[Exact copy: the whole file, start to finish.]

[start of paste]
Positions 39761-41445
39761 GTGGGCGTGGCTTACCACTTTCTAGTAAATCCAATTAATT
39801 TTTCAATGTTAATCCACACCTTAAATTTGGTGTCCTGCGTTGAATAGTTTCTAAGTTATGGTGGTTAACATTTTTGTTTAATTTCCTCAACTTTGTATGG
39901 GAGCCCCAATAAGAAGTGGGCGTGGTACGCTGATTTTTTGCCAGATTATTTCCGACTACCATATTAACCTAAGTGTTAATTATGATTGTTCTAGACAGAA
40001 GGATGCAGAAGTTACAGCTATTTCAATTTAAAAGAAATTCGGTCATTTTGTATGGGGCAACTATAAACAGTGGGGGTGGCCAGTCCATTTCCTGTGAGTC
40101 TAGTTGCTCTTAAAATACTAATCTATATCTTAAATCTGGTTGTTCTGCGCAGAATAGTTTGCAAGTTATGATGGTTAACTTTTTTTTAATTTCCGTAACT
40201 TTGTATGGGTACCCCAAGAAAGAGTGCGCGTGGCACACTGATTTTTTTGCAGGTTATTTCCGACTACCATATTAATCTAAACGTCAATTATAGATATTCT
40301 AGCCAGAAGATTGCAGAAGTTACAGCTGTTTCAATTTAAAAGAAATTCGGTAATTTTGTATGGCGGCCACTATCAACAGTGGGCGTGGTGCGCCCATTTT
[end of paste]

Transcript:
Positions 39761-41445
39761 GTGGGCGTGGCTTACCACTTTCTAGTAAATCCAATTAATT
39801 TTTCAATGTTAATCCACACCTTAAATTTGGTGTCCTGCGTTGAATAGTTTCTAAGTTATGGTGGTTAACATTTTTGTTTAATTTCCTCAACTTTGTATGG
39901 GAGCCCCAATAAGAAGTGGGCGTGGTACGCTGATTTTTTGCCAGATTATTTCCGACTACCATATTAACCTAAGTGTTAATTATGATTGTTCTAGACAGAA
40001 GGATGCAGAAGTTACAGCTATTTCAATTTAAAAGAAATTCGGTCATTTTGTATGGGGCAACTATAAACAGTGGGGGTGGCCAGTCCATTTCCTGTGAGTC
40101 TAGTTGCTCTTAAAATACTAATCTATATCTTAAATCTGGTTGTTCTGCGCAGAATAGTTTGCAAGTTATGATGGTTAACTTTTTTTTAATTTCCGTAACT
40201 TTGTATGGGTACCCCAAGAAAGAGTGCGCGTGGCACACTGATTTTTTTGCAGGTTATTTCCGACTACCATATTAATCTAAACGTCAATTATAGATATTCT
40301 AGCCAGAAGATTGCAGAAGTTACAGCTGTTTCAATTTAAAAGAAATTCGGTAATTTTGTATGGCGGCCACTATCAACAGTGGGCGTGGTGCGCCCATTTT